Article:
Jodi Kantor is a best-selling author and Pulitzer Prize-winning New York Times investigative reporter whose work reveals “hidden truths” about gender, power, economics, and politics in America. In 2017, Kantor and fellow reporter Megan Twohey broke the story about allegations of sexual abuse dating back to the 1970s against film mogul Harvey Weinstein. This work helped spark the #MeToo movement and, along with a team of reporters from The New York Times, earned Kantor the Pulitzer Prize for public service, journalism’s highest award. In 2019, Kantor and Twohey recounted their race to expose Weinstein in She Said: Breaking the Sexual Harassment Story That Helped Ignite a Movement. A film based on this book is currently in the making. In addition to her reporting about sexual harassment and abuse, Kantor is well-known for writing about President Barack Obama’s personal and professional life in her 2012 book The Obamas.
William Sturkey is a historian whose scholarship examines race in the American South in the post-Civil War period. Sturkey is the author of Hattiesburg: An American City in Black and White, a sweeping biracial history of Hattiesburg during the Jim Crow era. In 2020, Hattiesburg won the Zócalo Public Square Book Prize. Currently, Sturkey is working on a biography of the Vietnam War hero, Master Sergeant Roy Benavidez.
William Sturkey is an associate professor at The University of North Carolina. He serves on the Faculty Advisory Board of the UNC Center for the Study of the American South and in 2020 he was awarded UNC’s Hettleman Prize for outstanding early career achievement. He received his M.A. from the University of Wisconsin-Madison and his Ph.D. from The Ohio State University. Prior to working at UNC, he was a visiting assistant professor at Southern Miss. Dr. Sturkey’s Forum address is co-sponsored by Twin Forks Rising Community Development Corporation.
David Wallace-Wells is a science journalist and a New York Times bestselling-author whose writing focuses on climate change, the impact it will have on our lives, and what we can do to mitigate the crisis. His book, The Uninhabitable Earth: Life After Warming, was named one of the best books of 2019 by The New York Times, GQ, the New Yorker, and Time magazine. An HBO Max series featuring a series of fictional stories about the world’s future inspired by The Uninhabitable Earth is currently in the works. Wallace-Wells is Deputy Editor at New York magazine, a regular contributor to New York and the Guardian, co-host of the podcast 2038, and a National Fellow at the New America Foundation. He is an alumnus of Brown University.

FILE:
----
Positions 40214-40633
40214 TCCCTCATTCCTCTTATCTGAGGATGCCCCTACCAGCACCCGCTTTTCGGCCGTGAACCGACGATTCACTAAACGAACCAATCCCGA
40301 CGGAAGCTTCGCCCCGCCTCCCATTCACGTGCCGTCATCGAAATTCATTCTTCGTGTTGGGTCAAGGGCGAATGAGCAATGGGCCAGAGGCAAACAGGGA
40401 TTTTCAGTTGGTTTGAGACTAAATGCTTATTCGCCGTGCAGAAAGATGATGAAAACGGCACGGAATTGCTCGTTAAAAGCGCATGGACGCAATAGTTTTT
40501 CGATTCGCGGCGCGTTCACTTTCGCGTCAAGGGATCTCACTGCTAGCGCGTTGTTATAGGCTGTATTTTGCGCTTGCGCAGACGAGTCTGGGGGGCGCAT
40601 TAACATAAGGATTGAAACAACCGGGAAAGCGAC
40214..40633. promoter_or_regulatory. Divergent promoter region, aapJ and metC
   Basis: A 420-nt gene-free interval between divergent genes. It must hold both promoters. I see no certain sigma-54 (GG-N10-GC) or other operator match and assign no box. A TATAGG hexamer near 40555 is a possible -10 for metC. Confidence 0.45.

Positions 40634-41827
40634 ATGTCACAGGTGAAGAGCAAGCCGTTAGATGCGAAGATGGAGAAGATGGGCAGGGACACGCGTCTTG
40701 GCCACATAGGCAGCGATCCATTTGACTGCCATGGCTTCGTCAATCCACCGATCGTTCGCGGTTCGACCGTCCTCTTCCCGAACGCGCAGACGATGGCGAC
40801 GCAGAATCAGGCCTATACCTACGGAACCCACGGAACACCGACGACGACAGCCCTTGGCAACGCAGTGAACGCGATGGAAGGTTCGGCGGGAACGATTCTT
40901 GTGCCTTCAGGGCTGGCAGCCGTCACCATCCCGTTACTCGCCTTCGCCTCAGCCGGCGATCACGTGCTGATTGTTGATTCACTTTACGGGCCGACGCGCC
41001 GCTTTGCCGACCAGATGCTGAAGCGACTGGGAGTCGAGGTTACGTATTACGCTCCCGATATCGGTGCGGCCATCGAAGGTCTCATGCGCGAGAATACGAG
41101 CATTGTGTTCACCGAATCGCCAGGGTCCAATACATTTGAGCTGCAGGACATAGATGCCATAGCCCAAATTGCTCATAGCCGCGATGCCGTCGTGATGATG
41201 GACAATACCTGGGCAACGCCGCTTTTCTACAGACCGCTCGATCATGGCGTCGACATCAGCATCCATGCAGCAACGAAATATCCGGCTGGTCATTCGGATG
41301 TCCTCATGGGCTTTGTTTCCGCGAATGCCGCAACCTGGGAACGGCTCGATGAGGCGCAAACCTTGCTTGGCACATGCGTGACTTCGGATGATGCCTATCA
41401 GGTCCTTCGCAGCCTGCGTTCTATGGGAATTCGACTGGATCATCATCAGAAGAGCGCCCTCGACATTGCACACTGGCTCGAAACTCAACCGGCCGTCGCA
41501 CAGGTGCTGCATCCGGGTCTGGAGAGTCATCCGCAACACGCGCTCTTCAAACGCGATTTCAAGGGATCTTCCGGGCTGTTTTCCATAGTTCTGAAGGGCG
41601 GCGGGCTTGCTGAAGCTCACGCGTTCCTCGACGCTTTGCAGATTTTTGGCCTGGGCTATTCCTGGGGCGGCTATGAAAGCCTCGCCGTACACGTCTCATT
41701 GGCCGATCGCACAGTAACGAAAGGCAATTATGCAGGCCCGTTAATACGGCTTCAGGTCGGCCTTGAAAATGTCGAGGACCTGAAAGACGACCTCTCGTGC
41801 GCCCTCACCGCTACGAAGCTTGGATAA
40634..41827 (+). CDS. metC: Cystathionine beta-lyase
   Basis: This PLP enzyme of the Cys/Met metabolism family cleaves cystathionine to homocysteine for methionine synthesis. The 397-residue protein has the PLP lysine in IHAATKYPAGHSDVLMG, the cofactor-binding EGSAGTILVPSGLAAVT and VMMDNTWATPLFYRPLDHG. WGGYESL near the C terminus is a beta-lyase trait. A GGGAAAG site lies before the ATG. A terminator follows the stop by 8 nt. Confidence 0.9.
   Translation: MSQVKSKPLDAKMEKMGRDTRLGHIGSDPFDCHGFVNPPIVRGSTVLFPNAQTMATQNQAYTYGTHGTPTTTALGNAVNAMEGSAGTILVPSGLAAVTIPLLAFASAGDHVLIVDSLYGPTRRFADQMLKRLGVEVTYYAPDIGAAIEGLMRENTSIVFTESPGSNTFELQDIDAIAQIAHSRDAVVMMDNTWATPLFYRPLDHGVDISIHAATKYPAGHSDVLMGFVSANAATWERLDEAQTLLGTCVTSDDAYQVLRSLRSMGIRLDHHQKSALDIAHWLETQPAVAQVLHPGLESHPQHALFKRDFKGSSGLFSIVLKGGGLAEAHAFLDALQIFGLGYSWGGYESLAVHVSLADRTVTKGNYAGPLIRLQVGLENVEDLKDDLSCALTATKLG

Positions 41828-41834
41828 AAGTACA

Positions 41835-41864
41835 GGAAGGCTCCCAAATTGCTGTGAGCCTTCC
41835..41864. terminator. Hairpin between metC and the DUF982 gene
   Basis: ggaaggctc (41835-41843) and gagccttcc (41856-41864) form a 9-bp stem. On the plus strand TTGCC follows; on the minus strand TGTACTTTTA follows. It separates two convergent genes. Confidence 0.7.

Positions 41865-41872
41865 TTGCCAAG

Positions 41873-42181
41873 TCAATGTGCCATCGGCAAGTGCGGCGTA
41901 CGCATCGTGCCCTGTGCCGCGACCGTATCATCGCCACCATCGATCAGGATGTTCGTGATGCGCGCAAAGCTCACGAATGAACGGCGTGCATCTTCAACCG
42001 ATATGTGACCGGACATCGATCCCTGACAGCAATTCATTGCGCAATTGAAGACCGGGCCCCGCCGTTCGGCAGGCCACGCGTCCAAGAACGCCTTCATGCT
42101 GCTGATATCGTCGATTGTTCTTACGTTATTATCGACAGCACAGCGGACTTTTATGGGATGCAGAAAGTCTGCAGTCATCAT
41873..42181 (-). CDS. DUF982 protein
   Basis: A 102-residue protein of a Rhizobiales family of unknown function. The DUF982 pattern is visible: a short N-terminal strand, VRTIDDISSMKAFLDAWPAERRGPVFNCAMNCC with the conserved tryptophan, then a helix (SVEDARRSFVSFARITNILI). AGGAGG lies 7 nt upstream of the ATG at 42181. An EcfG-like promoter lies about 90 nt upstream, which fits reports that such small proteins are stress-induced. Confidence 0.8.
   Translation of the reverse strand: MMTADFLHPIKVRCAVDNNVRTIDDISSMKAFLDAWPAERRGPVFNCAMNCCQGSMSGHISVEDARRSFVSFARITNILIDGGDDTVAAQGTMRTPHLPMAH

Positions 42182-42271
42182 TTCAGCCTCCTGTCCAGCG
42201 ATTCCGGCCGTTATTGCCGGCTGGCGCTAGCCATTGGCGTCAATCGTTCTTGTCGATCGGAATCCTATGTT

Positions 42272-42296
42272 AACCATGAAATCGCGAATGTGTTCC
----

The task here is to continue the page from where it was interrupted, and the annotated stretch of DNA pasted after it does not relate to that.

Sarah Lewis is an award-winning author and editor, as well as an associate professor at Harvard University in the Department of History of Art and Architecture and the Department of African and African American Studies. She is the author of The Rise: Creativity, the Gift of Failure, and the Search for Master. Her work combines art history, race, photography, the story of America, and a deeply personal narrative to demonstrate how art can serve as a vehicle for social justice and cultural transformation.
Joyce Carol Oates, winner of the National Humanities Medal and the National Book Award, is a novelist, poet, playwright and essayist. Over 40 of her books have been featured on the New York Times list of notable books of the year. Her most well-known works include A Garden of Earthly Delights, Blonde, The Falls, We Were the Mulvaneys, and them, the winner of the National Book Award. Oates is the Roger S. Berlind '52 Professor Emerita in the Humanities with the Program in Creative Writing at Princeton University.
Oates’ Forum address was co-sponsored by Southern Miss’ Center for Writers and its journal, the Mississippi Review.
Karen L. Cox is a historian of Southern history and culture at the University of North Carolina at Charlotte and a graduate of Southern Miss. Cox is the author of four books, including Dixie’s Daughters: The United Daughters of the Confederacy and the Preservation of Confederate Culture, winner of the 2004 Julia Cherry Spruill Prize from the Southern Association for Women Historians. Her most recent work, No Common Ground: Confederate Monuments and the Ongoing Fight for Racial Justice, explores the polarizing debates over “efforts to raise, preserve, protest, and remove Confederate monuments.”
Xavier Foley is a celebrated musician and composer who uses his art as a tool to help promote social justice. His instrument of choice, the double bass, is rarely presented as a solo instrument; however, Foley was named to New York WQXR’s list of “19 for 19” Artists to Watch and featured on PBS Thirteen’s NYC-ARTs. He has performed as a concerto soloist with numerous orchestras, including the Atlanta Symphony, Philadelphia Orchestra, and Nashville Symphony. Foley’s composition for violin, bass, and string orchestra, “For Justice and Peace,” has been performed at Carnegie Hall.
Foley’s Forum address was co-sponsored by Southern Miss’ School of Music.